Historisk tidskrift 134:2 • 2014
Innehåll (Contents) 2014:2
Vad var en hustru? Ett begreppshistoriskt bidrag till genushistorien
Christopher Pihl & Maria Ågren
What’s in a word? The history of the Swedish female title hustru
In Swedish medieval and early modern sources, women were often referred to as hustrur (plur.). The word still exists and its meaning is “a married woman”. The widespread use of the title has been taken to indicate that women were routinely described in relation to their husbands, which allegedly bears witness to their subordinated position in medieval and early modern society.
As this article shows, however, hustru had several interlinked meanings in the past. It was not an unequivocal descriptor of marital status since both married and widowed women were referred to as hustrur. Nor was it necessarily a descriptor of marital status. Hustru could refer to a woman’s capacity to assume responsibility and to govern. While this has been noticed in Svenska Akademiens ordbok, the standard Swedish dictionary, the quantitative importance of this usage has not been emphasized in the historiography. Thanks to the Gender and Work database, it can be demonstrated that the meaning of hustru as “woman who governs” was probably the predominant one in sources describing women’s and men’s work in medieval and early modern Sweden. This conclusion confirms results presented for the German-speaking area (Wiesner 1998), Portugal (Abreu Ferreira 2002) and England (Erickson 2013): titles corresponding to Swedish hustru did not only (and sometimes not at all) refer to a woman’s status as married.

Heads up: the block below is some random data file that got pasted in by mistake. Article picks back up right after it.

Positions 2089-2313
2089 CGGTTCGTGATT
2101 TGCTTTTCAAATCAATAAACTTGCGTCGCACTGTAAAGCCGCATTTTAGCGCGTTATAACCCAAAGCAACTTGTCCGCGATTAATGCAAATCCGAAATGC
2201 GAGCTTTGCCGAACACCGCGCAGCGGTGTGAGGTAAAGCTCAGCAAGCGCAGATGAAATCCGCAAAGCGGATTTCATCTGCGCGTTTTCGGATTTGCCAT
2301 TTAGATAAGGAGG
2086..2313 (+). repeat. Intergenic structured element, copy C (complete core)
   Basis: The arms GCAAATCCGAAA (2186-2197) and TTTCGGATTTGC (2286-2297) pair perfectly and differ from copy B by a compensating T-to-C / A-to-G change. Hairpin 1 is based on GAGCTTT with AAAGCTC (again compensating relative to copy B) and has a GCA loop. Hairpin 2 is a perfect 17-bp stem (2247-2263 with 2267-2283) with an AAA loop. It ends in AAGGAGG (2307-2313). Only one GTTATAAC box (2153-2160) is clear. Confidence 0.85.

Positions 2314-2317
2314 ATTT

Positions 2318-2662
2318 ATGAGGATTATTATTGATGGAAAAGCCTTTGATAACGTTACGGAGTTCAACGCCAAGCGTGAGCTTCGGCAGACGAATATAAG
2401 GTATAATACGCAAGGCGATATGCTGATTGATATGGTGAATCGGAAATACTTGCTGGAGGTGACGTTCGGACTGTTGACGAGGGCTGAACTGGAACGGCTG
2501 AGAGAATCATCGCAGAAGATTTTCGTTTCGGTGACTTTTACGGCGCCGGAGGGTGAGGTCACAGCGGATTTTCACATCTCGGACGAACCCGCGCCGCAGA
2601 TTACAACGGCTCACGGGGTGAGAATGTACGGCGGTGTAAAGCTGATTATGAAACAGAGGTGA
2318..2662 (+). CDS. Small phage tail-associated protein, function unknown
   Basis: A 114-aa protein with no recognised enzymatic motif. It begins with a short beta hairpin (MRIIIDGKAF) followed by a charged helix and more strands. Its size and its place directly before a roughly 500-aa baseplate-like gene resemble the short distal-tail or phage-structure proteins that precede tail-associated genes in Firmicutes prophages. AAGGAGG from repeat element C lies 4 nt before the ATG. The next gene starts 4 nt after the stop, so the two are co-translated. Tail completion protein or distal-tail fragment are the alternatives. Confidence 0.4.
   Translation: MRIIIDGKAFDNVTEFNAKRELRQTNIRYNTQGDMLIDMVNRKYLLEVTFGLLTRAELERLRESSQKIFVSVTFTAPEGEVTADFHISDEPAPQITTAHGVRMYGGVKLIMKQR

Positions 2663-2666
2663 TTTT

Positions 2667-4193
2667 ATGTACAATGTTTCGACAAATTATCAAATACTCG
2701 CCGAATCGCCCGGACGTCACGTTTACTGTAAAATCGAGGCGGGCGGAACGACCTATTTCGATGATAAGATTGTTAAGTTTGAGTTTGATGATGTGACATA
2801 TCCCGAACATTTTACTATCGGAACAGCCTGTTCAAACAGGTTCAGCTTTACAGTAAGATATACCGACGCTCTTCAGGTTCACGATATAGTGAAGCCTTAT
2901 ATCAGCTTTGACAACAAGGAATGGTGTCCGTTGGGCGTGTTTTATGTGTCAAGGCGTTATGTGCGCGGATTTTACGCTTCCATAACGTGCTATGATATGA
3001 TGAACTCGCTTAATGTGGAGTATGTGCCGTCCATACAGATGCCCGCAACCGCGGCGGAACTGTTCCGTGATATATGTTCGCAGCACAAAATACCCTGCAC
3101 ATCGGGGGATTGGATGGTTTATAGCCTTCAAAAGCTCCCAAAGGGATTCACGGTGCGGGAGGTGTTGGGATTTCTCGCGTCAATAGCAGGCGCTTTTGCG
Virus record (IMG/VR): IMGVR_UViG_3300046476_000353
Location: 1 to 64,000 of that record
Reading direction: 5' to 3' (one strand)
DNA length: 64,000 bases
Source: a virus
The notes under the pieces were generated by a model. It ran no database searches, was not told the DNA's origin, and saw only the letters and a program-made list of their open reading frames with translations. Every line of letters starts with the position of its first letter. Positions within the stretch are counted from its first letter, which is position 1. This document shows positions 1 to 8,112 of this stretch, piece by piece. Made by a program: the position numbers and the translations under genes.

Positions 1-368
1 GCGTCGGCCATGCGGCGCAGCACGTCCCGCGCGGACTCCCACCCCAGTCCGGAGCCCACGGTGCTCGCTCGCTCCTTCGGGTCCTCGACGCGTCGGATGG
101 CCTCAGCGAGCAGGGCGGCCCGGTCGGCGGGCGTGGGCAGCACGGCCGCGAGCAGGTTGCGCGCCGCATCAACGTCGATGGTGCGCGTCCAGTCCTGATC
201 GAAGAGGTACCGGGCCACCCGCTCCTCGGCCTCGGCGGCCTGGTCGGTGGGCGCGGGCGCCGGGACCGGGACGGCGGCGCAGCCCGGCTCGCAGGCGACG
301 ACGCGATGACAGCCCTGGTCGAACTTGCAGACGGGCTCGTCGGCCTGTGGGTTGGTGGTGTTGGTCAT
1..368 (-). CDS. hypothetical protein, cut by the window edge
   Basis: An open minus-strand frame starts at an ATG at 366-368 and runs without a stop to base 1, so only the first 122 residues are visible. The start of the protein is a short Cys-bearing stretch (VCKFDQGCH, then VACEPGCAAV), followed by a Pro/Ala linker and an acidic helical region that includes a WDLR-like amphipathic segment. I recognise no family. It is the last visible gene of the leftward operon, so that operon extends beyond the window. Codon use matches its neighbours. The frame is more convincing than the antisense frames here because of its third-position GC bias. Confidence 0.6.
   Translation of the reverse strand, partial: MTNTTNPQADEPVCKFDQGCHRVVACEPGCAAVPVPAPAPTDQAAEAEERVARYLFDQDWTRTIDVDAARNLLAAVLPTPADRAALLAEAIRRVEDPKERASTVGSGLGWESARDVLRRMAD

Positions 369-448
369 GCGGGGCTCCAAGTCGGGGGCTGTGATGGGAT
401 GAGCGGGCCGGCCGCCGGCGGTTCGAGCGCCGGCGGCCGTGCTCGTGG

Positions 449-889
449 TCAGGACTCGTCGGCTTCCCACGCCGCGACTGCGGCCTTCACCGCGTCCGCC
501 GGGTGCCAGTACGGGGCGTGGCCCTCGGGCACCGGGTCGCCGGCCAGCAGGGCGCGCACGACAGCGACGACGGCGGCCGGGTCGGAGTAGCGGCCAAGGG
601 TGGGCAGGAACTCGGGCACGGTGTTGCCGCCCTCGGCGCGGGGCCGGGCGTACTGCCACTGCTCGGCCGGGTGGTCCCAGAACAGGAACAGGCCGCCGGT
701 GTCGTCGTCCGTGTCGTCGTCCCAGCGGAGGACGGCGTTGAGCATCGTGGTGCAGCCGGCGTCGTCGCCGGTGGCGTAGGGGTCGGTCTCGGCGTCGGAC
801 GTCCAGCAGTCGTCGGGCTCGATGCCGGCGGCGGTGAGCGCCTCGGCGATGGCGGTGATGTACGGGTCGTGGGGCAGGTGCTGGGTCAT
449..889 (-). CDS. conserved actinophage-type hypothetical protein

In view of the distinction made in law between married women (who were under marital guardianship) and widows (who enjoyed the same rights as men), the ways in which hustru was used may seem puzzling. If a widow was considered to have a higher status than a married woman, we would expect a clear linguistic distinction between widowed and married women. But this was not the case. Widowed women were often described as hustrur, such as in the case of “hustru Anna Svensdotter, widow of Bengt Larsson”. In this and numerous other cases, hustru clearly did not mean a married woman. Instead the example should be understood to mean “Anna Svensdotter, who is an adult woman capable of governing a household and who is also the widow of Bengt Larsson”. In contexts such as this, the word hustru did not signal a relationship to a man but, rather, the capacity to assume responsibility. This argument is further supported by the work of Jacobsen (1995) and Andersson Raeder (2011).
With time, however, hustru lost the meaning of “woman who governs”. Only the meaning “married woman” remained. Only after this shift does it make sense to see hustru as a word signalling a woman’s relationship to a man.
Sweden, early modern, conceptual history, gender history, database, female titles, women’s work, marital status